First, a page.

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Florida Specific Living Trusts




We're tried to convince you that you might not need one, but you still want one. So, we're going to help you make one, and it will be the best in class for Florida. Let's talk about Florida-specific living trusts.

 

Form America LLC is not a law firm. We are a document prep company that uses legal software to help you create forms that you need, such as legal trusts that are State compliant and self proving. If you are looking for legal advice, contact an attorney. We are able under State law to help you complete the legal drafting of the forms needed to form and fund your Living Trust. Attorneys charge on average $1,000 to $3,000 for the formation of a living trust. Then, some charge you annual maintenance fees while others charge you transactional fees when you need to add an asset or delete an asset from your trust. We charge a flat rate of $650, and give you instructions of how to maintain it without additional fees. We're also going to recommend that you have a will as a backup for $249, but that's up to you to decide.

 

What Is a Living Trust?

A "living" trust (also called an "inter vivos" trust) is simply a trust you create while you're alive. The beneficiaries you name in your living trust receive the trust property when you die. You could instead use a will, but wills must go through probate—the court process that oversees the transfer of your property to your beneficiaries.


Many people create a revocable living trust as part of their estate plan. These trusts can be modified or revoked at any time. Typically, you'll name yourself as the "trustee" of your trust. This means that while you are alive, you retain control of the trust and its property. In your trust document, you will also name a "successor trustee" to take over and manage the trust (distribute your property) after you die. (If you create a shared living trust, as is often done by spouses, then your successor trustee would assume control after both spouses have died.)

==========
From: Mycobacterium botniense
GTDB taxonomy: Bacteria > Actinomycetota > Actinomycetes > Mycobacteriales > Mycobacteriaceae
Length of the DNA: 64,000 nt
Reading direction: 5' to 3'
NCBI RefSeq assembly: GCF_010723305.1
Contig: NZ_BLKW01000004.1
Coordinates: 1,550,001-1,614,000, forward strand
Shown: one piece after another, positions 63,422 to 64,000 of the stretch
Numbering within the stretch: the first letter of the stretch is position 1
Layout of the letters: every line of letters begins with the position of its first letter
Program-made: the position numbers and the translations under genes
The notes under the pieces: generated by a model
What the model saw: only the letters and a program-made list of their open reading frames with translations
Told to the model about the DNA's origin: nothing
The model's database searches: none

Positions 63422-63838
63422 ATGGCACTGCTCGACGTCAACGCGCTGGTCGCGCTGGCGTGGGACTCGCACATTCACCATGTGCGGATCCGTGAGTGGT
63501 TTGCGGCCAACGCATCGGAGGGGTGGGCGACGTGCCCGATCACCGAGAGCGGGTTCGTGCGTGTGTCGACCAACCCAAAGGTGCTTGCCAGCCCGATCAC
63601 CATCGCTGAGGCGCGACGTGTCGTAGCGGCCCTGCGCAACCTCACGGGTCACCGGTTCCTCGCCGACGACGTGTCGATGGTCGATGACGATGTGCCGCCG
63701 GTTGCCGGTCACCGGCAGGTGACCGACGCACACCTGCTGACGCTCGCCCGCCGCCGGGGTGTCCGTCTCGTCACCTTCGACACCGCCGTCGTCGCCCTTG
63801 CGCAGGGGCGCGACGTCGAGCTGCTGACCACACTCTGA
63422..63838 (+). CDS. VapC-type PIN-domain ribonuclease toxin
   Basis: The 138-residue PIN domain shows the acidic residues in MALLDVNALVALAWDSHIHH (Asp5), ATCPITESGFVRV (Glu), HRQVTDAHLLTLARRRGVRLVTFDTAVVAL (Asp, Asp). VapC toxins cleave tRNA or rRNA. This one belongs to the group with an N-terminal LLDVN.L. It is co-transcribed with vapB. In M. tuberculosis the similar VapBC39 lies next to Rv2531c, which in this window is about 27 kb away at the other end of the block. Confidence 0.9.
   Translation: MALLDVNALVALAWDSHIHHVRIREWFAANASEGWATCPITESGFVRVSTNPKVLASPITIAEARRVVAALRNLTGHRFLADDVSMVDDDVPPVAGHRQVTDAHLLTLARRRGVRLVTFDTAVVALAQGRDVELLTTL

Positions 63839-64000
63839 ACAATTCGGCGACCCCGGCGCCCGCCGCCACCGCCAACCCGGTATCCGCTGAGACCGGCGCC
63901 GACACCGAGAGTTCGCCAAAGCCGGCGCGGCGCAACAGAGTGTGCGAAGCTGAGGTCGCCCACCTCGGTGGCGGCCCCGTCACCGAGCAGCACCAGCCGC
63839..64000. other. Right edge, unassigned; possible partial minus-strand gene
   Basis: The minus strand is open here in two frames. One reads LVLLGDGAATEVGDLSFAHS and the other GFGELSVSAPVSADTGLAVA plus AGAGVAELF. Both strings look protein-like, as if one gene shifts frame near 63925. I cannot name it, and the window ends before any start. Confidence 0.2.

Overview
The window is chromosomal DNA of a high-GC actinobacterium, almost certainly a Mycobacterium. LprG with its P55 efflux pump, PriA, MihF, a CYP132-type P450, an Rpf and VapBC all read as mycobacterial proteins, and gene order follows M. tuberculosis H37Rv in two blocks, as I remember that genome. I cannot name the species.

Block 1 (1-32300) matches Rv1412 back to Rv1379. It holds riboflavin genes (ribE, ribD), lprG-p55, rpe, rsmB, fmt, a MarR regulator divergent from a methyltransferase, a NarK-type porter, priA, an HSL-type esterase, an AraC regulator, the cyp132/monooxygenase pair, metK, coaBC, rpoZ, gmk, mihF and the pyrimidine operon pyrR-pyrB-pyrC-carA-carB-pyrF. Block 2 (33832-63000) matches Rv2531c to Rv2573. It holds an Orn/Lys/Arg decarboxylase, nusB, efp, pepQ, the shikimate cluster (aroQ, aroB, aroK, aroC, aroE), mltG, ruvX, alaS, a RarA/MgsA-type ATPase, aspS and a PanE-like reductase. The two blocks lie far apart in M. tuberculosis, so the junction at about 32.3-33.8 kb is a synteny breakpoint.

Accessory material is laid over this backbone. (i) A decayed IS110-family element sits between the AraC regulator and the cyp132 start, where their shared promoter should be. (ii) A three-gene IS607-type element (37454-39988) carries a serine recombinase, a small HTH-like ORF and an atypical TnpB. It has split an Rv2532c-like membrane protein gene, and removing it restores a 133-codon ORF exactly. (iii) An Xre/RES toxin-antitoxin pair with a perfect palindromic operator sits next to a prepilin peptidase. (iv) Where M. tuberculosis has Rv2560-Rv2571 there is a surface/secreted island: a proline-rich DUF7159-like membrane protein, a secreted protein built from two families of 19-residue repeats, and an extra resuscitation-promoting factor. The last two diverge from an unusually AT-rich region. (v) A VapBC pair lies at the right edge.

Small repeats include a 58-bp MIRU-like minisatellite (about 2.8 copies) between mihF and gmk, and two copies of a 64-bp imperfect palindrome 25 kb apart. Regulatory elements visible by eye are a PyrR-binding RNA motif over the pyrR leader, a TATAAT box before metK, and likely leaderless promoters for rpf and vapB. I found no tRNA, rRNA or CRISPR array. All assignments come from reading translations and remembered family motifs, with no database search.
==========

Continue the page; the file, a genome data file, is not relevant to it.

Do I Need a Living Trust in Florida?


In most cases, no. That's the honest answer. Most people can use a self proving will to transfer simple assets to their loved ones. Wills are a lot cheaper, simpler, easier to create, and easier to maintain.


When you set up a living trust to transfer your property to your loved ones after your death, you can potentially save them time, hassle, and money. Property left through a will (rather than a living trust) might be tied up for months or even years in probate court, and could involve court costs and lawyers' fees. By contrast, property left through a trust can be distributed to your beneficiaries almost immediately, and often without the need for an attorney.


However, Florida is one of the states that has adopted the Uniform Probate Code, a model law that streamlines the probate process. In other words, probate in Florida might not be quite as cumbersome as it is in other states. The wills that Form America LLC creates are called "self proving" wills which means they generally will pass through probate uncontested.


In addition, Florida has simplified probate processes for "small" estates:


Your estate can qualify for a shortcut called "disposition without administration" if there is no real estate in the estate, and the property is exempt from creditors' claims, except amounts needed to pay funeral expenses and two months' worth of the expenses of a last illness.

Your estate can qualify for a shortcut called "summary administration" if the value of the entire estate (minus property that is exempt from creditors' claims) does not exceed $75,000 OR it has been two years since the deceased person died.